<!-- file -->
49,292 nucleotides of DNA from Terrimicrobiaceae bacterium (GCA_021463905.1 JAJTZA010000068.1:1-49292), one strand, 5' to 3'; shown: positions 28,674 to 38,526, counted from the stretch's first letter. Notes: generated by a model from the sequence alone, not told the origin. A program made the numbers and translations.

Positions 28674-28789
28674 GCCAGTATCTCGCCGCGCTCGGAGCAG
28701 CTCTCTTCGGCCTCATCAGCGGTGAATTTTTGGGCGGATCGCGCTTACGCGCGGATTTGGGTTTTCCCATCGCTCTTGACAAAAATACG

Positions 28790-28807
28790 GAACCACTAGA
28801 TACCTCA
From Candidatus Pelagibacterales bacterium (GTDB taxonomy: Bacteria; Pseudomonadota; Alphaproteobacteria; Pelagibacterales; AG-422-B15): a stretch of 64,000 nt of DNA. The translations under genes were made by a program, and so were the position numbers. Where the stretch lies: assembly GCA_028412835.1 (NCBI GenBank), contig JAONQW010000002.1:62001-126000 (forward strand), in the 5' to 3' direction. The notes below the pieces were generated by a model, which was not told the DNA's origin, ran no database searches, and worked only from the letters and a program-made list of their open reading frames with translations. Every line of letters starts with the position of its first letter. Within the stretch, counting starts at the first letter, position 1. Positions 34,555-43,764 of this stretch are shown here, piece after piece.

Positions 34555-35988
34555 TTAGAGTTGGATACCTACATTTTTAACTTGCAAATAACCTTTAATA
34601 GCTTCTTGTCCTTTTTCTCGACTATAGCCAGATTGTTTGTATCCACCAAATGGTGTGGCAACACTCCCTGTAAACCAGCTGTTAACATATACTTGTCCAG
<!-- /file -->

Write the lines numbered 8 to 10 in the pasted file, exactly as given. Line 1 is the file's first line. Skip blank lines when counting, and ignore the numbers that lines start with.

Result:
From Candidatus Pelagibacterales bacterium (GTDB taxonomy: Bacteria; Pseudomonadota; Alphaproteobacteria; Pelagibacterales; AG-422-B15): a stretch of 64,000 nt of DNA. The translations under genes were made by a program, and so were the position numbers. Where the stretch lies: assembly GCA_028412835.1 (NCBI GenBank), contig JAONQW010000002.1:62001-126000 (forward strand), in the 5' to 3' direction. The notes below the pieces were generated by a model, which was not told the DNA's origin, ran no database searches, and worked only from the letters and a program-made list of their open reading frames with translations. Every line of letters starts with the position of its first letter. Within the stretch, counting starts at the first letter, position 1. Positions 34,555-43,764 of this stretch are shown here, piece after piece.

Positions 34555-35988
34555 TTAGAGTTGGATACCTACATTTTTAACTTGCAAATAACCTTTAATA